Lawmakers a few years ago accused Apple of stashing billions of dollars overseas to avoid higher U.S. rates — but asked about it, Cook derided the criticism as “total political crap.” He repeated his argument that Apple “pay[s] more taxes in this country than anyone,” and he stressed it’s “past time” for Congress to reform the tax code. “I’d love to bring it home,” Cook said of Apple’s foreign cash, but the CEO said he had not because “it costs me 40 percent to bring it home, and I don’t think that’s reasonable.” CLINTON PITCHES ‘MANHATTAN PROJECT’ FOR ENCRYPTION — The former Secretary of State made her most direct comments yet on the balance between data security and national security at Saturday’s Democratic debate, calling on tech firms and the intelligence community to work together creatively. “I would hope that, given the extraordinary capabilities the tech community has, and the legitimate needs and questions from law enforcement, there could be a Manhattan-like Project,” Clinton said in reference to the government effort that helped develop nuclear weapons. At the outset when the mandatory question about Steve Jobs was asked, Tim Cook said, “I’ve never met anyone on the face of the earth like him before.” “Who had this incredible, uncanny ability to see around the corner; who had this relentless driving force for perfection,” he continued. We should have both.” This follows proposals by both the US and UK governments that the intelligence services should have access to people’s private communications – requiring the providers of these services to break encryption. “Here’s the situation is on your smartphone today, on your iPhone, there’s likely health information, there’s financial information. FEDS CHECKING PUBLIC SOCIAL MEDIA POSTS IN VISA PROCESS, OBAMA SAYS — The president told reporters at his pre-holiday press conference Friday that national security officials are “constantly monitoring public posts” on social media, seeking to knock down insinuations that the feds are missing obvious red flags when reviewing visa applications. “It’s important to distinguish between posts that are public, social media on a Facebook page, versus private communications through various social media or apps,” Obama said. There’s probably business secrets and you should have the ability to protect it,” said Cook. “The only way we know how to do that, is to encrypt it.

His spirit will always be the DNA of this company.” The meeting with Jony Ive–considered to be the most important person at Apple today–happened within the Apple Design Studio; a room marked by black cloth shrouding what lay under apparently huge work tables. DHS Secretary Jeh Johnson said last week his agency has pilot programs to do so, but stressed that there were “legal limits on what the Feds could do.” The president also spoke frankly about the technical limitations: “[W]e’re going to have to recognize that no government is going to have the capacity to read every single person’s texts or social media if it’s not posted publicly,” he said. Ive’s team consists of 22 designers, all of whom understandably operate as a very tightly-knit unit: over the course of the last decade-and-a-half, only two have departed.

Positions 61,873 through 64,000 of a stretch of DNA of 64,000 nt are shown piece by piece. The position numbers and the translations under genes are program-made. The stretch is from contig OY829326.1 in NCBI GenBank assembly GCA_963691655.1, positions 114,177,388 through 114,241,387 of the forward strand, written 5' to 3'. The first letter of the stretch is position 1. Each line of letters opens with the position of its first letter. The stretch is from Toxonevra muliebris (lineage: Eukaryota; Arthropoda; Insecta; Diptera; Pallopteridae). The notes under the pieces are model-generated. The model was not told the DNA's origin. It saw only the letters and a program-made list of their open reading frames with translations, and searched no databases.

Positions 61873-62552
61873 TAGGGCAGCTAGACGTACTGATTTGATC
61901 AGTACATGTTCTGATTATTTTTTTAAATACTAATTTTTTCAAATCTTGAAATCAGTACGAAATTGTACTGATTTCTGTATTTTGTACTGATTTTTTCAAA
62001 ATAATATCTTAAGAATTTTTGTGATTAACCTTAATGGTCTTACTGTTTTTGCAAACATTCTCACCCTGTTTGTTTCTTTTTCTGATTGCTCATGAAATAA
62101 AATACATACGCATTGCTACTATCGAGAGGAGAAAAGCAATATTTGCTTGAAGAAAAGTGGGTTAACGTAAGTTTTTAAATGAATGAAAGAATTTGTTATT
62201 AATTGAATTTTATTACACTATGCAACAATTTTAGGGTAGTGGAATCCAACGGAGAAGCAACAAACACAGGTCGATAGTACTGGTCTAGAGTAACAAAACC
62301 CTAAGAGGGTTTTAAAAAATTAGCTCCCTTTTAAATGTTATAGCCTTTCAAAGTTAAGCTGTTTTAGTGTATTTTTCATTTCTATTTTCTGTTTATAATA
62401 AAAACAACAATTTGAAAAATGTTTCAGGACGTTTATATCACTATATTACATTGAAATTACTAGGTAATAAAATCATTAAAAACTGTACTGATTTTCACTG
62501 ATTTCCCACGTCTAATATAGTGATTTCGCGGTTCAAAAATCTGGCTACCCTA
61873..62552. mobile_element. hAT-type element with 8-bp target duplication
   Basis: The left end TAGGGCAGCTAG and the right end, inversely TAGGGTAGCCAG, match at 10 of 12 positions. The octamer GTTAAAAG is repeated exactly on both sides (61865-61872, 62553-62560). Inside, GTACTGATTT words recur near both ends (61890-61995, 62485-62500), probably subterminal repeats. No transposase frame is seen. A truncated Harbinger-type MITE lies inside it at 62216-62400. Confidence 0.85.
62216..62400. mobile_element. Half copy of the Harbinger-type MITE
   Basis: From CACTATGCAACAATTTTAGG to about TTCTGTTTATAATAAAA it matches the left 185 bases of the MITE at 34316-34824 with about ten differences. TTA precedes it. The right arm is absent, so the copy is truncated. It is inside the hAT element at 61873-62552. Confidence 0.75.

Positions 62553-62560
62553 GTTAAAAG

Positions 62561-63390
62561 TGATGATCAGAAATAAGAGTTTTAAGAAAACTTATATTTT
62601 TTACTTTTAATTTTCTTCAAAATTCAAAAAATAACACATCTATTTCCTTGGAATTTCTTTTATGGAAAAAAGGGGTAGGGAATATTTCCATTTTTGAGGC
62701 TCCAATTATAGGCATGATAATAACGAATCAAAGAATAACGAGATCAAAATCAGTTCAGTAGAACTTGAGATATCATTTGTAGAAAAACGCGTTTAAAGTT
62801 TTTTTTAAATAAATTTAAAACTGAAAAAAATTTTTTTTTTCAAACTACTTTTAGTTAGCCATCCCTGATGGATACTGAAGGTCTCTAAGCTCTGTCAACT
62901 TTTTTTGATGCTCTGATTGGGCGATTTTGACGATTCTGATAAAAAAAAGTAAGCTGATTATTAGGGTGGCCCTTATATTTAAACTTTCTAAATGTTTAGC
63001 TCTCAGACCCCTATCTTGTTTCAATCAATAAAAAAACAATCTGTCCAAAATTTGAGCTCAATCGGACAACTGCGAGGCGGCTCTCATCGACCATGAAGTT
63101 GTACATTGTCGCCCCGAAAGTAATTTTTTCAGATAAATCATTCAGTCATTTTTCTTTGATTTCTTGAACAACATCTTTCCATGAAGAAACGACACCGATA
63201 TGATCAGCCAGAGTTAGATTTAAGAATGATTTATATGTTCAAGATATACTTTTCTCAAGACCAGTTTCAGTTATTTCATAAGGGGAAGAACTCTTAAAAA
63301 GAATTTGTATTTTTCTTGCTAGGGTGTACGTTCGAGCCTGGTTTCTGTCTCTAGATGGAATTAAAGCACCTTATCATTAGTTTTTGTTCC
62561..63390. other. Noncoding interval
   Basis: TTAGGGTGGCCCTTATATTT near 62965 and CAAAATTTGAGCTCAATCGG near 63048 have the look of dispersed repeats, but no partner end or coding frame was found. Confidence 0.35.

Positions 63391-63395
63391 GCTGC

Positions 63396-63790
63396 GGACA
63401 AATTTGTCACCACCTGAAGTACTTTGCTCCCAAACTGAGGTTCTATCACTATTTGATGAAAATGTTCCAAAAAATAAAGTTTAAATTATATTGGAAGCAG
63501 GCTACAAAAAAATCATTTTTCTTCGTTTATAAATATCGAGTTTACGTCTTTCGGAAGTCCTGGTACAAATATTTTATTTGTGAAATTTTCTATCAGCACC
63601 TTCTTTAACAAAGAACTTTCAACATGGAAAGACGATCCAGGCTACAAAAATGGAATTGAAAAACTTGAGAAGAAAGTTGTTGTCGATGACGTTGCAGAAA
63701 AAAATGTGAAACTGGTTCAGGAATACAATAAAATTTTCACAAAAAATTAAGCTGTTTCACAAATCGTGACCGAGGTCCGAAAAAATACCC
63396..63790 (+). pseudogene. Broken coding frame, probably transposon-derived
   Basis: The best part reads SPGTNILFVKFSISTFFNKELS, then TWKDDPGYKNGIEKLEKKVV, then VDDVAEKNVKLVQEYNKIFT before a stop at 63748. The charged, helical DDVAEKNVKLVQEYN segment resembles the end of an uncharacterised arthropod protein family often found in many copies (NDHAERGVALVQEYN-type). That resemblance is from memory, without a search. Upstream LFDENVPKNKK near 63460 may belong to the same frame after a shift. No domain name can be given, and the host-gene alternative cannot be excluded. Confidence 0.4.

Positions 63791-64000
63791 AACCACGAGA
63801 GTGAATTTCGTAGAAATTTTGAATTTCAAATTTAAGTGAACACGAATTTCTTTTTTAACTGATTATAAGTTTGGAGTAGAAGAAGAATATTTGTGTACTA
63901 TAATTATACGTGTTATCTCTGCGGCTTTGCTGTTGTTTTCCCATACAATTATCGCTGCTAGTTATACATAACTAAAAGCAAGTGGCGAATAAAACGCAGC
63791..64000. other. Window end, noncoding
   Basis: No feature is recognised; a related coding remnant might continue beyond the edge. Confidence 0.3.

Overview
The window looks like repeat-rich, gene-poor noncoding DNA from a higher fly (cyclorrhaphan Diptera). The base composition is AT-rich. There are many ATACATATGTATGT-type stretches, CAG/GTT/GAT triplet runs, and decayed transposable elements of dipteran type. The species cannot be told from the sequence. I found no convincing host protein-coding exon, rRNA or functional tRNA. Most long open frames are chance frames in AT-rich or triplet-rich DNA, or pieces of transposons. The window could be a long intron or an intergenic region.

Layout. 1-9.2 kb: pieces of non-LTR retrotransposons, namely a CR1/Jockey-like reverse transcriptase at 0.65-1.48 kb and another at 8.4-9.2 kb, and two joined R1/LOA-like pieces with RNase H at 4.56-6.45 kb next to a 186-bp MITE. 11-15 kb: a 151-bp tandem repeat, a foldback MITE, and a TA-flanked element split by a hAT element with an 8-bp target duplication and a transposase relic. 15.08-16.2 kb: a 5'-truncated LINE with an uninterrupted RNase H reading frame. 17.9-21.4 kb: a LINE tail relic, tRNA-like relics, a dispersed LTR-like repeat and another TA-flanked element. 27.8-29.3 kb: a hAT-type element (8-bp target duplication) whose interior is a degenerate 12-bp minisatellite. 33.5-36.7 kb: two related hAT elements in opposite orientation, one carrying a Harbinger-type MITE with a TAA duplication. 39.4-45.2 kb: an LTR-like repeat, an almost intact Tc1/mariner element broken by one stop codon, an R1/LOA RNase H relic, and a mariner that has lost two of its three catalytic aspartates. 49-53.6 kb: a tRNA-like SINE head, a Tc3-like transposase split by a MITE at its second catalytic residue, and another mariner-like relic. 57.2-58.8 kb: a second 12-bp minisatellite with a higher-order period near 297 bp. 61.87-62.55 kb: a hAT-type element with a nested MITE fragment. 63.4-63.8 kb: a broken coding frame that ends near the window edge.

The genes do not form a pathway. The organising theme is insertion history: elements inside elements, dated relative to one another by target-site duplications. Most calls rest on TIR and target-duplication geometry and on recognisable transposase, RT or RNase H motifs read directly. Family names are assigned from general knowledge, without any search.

NCTA asked the FCC to direct the coalition to answer a series of questions about its presentation and proposal. “The Commission should not permit such obfuscation in any proceeding, let alone a proceeding like this one where highly technical issues should be fully disclosed and subjected to full analysis before the Commission takes further action,” the cable group wrote. The two that were chosen were those that ‘felt right’; not just in the tactile sense, but in the sense that they felt right emotionally–clearly a belief that courses through the design of every Apple product. In referencing the iPhones, Ive said that these products represented just the tip of the iceberg, that the different textures “considerably impact your perception of the product.” In the case of the Apple Watch, from sketching the prototype to designing an accurate 3D mesh using CAD software to creating highly precise models of the products using CNC machines, the entire process is overlooked by Apple’s design team which includes testing materials and colors that would finally make it to the product. Speaking of the camera used in Apple’s iPhones, Graham Townsend, Director of Camera Hardware, revealed the camera assembly comprises over 200 individual parts, all occupying an area roughly the size of a coat button. Alluding to the phone’s processing power, he revealed, “24 billion operations go into the taking of a single photo.” Interestingly, when asked about whether Apple’s successive products ran the risk of cannibalizing the sales of their predecessors, Phil Schiller, Apple’s Head of Marketing, said, “It’s not a danger, it’s almost by design.